IPA welcomes AA report that confirms myth of toxic childhood
The IPA has welcomed the findings of the Advertising Association Report Children’s wellbeing in a commercial world, published today (26th January), which finds no evidence of a decline in children’s overall wellbeing, nor that the net impact of the commercial world on wellbeing has been negative over the past fifteen years. Indeed it finds plenty of evidence that aspects of the commercial world enhance the wellbeing of children.
The report, produced for the panel of academics appointed by the Department for Children, Schools and Families (DCSF) to examine evidence on the impact of the commercial world on children’s wellbeing, contains an analysis of 15-year trend data and shows:
• Children’s fundamental values have remained constant, or in some cases strengthened. (ie what they regard as the really important things in life such as friendship, love, helping others and leading a healthy life).
• Indications of increased media literacy.
• A decline in the medium term of being ‘slaves to fashion’ and materialism (Over the last ten years there has been a decline in numbers who ‘like keeping up with the latest fashions’, who ‘prefer to buy things friends would approve’ and ‘like branded clothing with logos’)
• Positive trends in the role of the family and parental relations (A high propor-tion ‘get on with their parents’ and there is a steady increase in ‘enjoying spending time with the family’).
• Increased self-esteem (‘there are high and growing numbers agreeing that ‘I am happy about the way I look’).
Further, a separate and specially commissioned pilot study among 11-15s shows that whilst this group fully embraces the commercial world, they do not view their wellbeing primarily through the lens of materialism.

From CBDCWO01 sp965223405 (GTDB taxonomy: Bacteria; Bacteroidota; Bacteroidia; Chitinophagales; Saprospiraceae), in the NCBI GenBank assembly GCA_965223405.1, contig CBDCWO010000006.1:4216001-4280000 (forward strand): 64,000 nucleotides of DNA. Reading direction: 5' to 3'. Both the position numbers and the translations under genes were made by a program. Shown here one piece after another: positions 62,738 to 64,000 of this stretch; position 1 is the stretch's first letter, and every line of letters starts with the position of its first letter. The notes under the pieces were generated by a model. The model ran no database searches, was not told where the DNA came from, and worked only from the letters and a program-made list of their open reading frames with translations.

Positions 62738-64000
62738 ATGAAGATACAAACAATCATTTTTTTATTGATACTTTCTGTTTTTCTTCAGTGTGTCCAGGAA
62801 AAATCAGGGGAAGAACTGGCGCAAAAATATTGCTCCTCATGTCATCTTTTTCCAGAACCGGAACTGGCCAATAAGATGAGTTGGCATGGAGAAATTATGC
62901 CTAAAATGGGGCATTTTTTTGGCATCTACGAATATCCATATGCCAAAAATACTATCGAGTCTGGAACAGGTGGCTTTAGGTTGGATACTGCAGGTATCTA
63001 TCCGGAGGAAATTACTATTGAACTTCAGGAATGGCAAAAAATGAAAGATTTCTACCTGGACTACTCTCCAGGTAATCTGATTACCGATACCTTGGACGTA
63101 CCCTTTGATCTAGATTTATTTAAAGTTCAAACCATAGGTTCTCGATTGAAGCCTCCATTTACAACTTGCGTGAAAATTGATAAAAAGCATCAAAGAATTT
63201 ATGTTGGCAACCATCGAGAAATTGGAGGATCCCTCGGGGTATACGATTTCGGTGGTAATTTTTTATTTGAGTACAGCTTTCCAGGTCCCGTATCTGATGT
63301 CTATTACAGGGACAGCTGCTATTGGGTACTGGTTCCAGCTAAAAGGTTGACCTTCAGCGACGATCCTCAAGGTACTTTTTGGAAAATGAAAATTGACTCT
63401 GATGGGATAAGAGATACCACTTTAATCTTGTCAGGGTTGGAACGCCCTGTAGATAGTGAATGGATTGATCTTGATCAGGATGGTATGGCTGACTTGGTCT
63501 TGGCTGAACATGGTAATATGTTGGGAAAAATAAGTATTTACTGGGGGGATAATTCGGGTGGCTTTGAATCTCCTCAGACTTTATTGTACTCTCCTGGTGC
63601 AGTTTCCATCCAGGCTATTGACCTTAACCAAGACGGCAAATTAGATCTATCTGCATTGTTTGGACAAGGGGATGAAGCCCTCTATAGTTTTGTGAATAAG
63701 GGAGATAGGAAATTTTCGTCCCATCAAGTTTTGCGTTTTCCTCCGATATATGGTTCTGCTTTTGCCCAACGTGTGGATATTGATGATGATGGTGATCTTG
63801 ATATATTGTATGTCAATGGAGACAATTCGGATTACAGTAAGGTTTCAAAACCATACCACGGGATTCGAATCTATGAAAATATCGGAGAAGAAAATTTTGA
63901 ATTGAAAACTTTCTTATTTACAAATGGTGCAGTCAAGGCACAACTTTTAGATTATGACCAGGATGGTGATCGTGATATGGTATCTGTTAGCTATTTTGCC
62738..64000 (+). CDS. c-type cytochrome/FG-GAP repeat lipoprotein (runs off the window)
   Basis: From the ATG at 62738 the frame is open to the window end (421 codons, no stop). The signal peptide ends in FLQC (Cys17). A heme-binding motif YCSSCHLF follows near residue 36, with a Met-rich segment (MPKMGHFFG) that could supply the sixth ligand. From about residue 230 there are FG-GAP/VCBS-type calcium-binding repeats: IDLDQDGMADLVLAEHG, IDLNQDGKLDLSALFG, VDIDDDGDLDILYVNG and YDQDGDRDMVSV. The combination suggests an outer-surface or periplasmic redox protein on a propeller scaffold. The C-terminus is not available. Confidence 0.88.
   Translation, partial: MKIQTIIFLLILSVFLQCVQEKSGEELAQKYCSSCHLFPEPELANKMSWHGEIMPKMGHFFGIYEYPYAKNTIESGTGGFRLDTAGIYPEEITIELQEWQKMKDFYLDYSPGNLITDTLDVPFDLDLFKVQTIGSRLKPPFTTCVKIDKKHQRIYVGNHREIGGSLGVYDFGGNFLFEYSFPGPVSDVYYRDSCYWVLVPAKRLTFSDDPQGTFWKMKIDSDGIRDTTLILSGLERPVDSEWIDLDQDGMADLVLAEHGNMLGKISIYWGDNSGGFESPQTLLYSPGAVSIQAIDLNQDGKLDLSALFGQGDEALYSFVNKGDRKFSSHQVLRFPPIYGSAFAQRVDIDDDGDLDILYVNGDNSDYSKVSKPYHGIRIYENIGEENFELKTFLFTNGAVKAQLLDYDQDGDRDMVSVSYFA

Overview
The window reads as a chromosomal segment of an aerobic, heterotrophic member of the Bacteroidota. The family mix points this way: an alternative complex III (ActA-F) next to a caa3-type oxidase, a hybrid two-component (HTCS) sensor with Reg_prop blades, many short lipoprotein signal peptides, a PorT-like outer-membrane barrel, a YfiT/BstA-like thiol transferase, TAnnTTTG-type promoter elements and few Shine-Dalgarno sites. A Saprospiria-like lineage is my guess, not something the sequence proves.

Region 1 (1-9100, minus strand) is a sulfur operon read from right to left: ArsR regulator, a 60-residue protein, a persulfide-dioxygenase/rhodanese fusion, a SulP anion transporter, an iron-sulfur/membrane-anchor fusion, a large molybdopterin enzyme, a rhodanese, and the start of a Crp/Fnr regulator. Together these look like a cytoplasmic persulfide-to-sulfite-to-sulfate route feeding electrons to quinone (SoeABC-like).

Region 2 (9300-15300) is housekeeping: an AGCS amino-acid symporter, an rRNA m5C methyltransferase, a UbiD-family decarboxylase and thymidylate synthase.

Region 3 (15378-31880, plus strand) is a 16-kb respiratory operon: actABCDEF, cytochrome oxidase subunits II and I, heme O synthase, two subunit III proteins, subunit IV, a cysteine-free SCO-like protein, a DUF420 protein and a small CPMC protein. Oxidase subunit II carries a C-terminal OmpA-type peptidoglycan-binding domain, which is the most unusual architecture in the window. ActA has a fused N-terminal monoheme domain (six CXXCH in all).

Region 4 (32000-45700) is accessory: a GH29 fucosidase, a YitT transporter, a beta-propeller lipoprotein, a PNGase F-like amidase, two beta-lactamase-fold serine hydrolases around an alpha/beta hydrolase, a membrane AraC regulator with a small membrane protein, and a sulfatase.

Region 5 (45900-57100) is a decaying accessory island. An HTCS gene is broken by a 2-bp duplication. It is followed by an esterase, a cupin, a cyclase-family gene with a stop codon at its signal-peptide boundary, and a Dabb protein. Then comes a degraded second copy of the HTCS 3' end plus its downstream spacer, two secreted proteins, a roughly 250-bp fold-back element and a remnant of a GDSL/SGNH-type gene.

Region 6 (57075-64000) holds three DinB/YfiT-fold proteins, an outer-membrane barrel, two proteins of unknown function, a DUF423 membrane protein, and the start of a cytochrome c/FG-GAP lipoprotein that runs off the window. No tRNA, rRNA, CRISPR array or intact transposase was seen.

The results show that commercially-related factors are not in themselves highly rated as important sources of wellbeing. The top six ‘wellbeing benefits’ were:
1) ‘Just having fun’ 2) ‘Keeping in touch with my friends’ 3) ‘Relaxation and Entertainment’ 4) ‘Keep me safe and out of harm’ 5) ‘Being independent and following my own interests’ 6) ‘Learning new things, developing new interests’.
Several commercially-related factors were however regarded as powerful enablers of wellbeing, helping to deliver these important benefits. Internet and mobile phones feature strongly in these terms but TV, newspapers and magazines, MP3s, computer games and advertising also emerge as significant wellbeing enablers.
Said Baroness Peta Buscombe, Chief Executive of the Advertising Association, “This valuable new research shows that overall wellbeing of children and young people is robust and certainly not in decline despite the changes in the context for childhood in recent years. The picture that emerges is that aspects of the commercial world are important net promoters of children’s wellbeing, helping to promote more positive thinking and counterbalancing negative pressures in children’s lives.
It is a timely and vital contribution to the public debate about the impact of the commercial world on children’s wellbeing and explodes the myths of emotive sloganeering such as ‘toxic childhood’ and ‘commercialisation of childhood’. Indeed it shows that business can and is a force for good as an enabler of children’s wellbeing.”
Says IPA Legal Director Marina Palomba, “While we welcome these findings, they are not unsurprising. The notion that everything was somehow rosier in the past in an alleged 'less commercialised', commodity driven world, is clearly naive and largely unfounded.
What is important is that proportionate and sensible measures are taken and constantly reviewed to protect children and other vulnerable groups from forms of exploitation. This already occurs. In the marketing arena new revised codes of advertising practice for example have been subject of a lengthy review taking over a year to complete; plans to extend regulation of commercial messages to the internet area also well advanced, and new laws introduced last year extend consumer protections generally. Furthermore, Media Smart school packs, which teach children to think critically about advertising in the context of their daily lives, have been requested by nearly 10,000 primary schools.
However, we all have a part to play and parental responsibility is essential in a world in which the media is so prevalent. While new forms of communication have genuine positive implications for young people, easy access also brings risks which can only be tackled by a partnership between government, regulators, new technology and parents.”
For further information and to download the report, please visit the Advertising Association website at: http://www.adassoc.org.uk/
Last updated 27/01/2009